A Carnivore's Inquiry (Book Review)
I am a wide reader, but I never had the chance to read any work of Sabina Murray, winner of the 2003 PEN/Faulkner Award before I came across this book. The title was catchy: A Carnivore’s Inquiry. Hmmm, it was very intriguing. Plus critics claiming she created an entirely new genre called ironic gothic made me more curious to what the content of this book was.
As I turned the pages I could now say that the characters were very offbeat, queer, funny and in a class of their own. The twenty-three year old European heroine, Katherine, was very charming, but poignant and disturbing at the same time. As Katherine narrates her life one would think that her being unbelievable was a flaw of Murray, but that was how she wanted Katherine to be...at first. Her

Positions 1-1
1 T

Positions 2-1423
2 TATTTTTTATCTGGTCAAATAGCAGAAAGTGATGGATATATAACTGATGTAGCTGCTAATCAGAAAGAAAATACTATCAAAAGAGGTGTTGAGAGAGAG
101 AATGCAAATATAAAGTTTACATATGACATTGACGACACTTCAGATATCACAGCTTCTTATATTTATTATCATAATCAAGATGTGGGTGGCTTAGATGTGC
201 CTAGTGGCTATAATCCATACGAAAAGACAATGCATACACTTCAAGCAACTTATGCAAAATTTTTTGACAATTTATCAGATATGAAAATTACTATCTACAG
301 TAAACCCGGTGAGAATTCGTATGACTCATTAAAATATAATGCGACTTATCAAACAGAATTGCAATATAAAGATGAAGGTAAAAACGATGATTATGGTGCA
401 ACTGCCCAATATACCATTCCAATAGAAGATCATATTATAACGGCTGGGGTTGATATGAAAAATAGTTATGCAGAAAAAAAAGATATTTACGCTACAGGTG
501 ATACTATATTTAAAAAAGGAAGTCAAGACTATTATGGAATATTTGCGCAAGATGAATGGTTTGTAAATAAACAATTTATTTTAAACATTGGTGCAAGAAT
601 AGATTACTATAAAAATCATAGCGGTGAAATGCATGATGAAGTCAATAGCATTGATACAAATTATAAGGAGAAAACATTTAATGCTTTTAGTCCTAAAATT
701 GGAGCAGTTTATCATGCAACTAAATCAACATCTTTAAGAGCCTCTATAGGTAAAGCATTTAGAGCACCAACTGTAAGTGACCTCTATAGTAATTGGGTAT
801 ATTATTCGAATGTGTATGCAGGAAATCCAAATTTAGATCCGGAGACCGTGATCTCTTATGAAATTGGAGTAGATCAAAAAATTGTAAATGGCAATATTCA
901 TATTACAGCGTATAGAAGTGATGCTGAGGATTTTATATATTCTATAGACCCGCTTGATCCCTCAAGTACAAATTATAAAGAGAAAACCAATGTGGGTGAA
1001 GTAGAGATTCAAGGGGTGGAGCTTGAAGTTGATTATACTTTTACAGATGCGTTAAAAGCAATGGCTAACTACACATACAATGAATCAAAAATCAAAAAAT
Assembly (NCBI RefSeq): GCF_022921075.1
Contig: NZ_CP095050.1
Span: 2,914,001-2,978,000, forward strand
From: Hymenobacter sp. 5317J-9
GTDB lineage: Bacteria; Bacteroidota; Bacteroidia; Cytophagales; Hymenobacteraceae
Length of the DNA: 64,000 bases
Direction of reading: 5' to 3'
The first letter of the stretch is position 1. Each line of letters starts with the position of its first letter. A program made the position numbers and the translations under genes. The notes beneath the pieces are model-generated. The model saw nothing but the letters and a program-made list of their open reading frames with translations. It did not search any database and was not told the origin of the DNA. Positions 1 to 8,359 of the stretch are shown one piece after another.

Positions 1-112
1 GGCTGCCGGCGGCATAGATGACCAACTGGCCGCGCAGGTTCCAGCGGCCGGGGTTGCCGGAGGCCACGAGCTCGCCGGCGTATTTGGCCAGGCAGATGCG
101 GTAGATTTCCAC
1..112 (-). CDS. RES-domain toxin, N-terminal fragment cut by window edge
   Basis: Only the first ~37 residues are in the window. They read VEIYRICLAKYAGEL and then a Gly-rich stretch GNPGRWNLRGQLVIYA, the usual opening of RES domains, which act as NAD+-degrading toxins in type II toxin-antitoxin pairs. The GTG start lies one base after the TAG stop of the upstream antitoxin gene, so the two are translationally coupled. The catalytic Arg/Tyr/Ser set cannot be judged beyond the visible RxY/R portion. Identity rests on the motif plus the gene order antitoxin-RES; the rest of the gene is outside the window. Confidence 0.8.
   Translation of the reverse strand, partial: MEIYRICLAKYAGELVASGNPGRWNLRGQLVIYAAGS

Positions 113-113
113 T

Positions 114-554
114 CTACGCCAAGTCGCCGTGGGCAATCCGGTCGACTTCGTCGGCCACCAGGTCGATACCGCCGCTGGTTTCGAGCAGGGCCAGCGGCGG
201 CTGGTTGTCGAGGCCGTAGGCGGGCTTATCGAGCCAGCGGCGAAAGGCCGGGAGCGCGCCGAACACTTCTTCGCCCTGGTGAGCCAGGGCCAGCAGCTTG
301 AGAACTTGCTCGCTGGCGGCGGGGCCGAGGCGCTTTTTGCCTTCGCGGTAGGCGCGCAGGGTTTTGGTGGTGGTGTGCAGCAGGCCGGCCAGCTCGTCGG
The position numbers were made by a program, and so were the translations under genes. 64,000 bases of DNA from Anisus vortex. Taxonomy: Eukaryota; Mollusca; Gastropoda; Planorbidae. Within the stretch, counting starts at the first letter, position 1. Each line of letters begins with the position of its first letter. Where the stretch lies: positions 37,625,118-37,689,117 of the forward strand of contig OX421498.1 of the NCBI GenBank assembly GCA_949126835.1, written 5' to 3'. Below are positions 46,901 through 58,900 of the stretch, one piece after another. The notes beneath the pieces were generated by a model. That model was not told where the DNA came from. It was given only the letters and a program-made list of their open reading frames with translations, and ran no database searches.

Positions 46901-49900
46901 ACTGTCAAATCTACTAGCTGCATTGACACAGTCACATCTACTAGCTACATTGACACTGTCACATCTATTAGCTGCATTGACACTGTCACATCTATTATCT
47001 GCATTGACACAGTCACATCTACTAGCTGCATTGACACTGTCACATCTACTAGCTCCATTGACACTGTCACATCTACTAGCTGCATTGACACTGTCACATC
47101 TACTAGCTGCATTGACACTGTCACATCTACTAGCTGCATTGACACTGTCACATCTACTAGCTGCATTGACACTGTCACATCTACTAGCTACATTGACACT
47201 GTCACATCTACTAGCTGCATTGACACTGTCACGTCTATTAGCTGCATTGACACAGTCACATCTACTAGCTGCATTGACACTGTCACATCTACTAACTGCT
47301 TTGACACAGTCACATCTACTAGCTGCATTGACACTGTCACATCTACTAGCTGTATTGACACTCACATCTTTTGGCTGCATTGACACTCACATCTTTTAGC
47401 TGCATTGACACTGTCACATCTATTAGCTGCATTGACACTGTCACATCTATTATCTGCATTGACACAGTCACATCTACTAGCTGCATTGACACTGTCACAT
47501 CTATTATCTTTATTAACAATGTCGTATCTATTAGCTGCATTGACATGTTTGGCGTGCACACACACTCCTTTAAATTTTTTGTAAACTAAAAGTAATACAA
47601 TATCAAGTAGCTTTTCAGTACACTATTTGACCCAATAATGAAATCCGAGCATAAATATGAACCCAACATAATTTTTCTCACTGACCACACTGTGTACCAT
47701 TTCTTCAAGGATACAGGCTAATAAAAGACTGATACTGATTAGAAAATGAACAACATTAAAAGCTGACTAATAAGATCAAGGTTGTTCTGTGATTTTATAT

peculiar appetite for the flesh is quite eerie. She even meditated on books, art, and history about cannibalism to motivate and console her after the ritualistic murders.
The book as a whole is quite astonishing, but very entertaining. Some parts were nail-biting experiences, but some were quite unnecessary. I also cannot say that I was given satisfactory answers to all the questions she asked. I was even disappointed that the ending was quite predictable. Still, I would rather you find out for yourselves. It is, after all, an immigrant’s view of attaining her American Dream.
--Lara Mia Veronica